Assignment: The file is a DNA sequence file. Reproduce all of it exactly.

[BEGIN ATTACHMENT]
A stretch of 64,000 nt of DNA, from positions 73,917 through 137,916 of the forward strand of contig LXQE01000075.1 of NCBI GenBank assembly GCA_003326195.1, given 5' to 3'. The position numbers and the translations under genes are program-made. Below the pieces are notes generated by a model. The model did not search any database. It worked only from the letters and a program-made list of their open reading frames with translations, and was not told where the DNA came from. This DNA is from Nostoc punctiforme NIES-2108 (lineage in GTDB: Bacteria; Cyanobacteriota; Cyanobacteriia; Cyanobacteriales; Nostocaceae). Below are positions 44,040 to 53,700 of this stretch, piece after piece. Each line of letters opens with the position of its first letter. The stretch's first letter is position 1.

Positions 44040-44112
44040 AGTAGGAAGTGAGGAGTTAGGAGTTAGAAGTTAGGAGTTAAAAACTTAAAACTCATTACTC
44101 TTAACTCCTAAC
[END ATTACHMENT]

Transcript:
A stretch of 64,000 nt of DNA, from positions 73,917 through 137,916 of the forward strand of contig LXQE01000075.1 of NCBI GenBank assembly GCA_003326195.1, given 5' to 3'. The position numbers and the translations under genes are program-made. Below the pieces are notes generated by a model. The model did not search any database. It worked only from the letters and a program-made list of their open reading frames with translations, and was not told where the DNA came from. This DNA is from Nostoc punctiforme NIES-2108 (lineage in GTDB: Bacteria; Cyanobacteriota; Cyanobacteriia; Cyanobacteriales; Nostocaceae). Below are positions 44,040 to 53,700 of this stretch, piece after piece. Each line of letters opens with the position of its first letter. The stretch's first letter is position 1.

Positions 44040-44112
44040 AGTAGGAAGTGAGGAGTTAGGAGTTAGAAGTTAGGAGTTAAAAACTTAAAACTCATTACTC
44101 TTAACTCCTAAC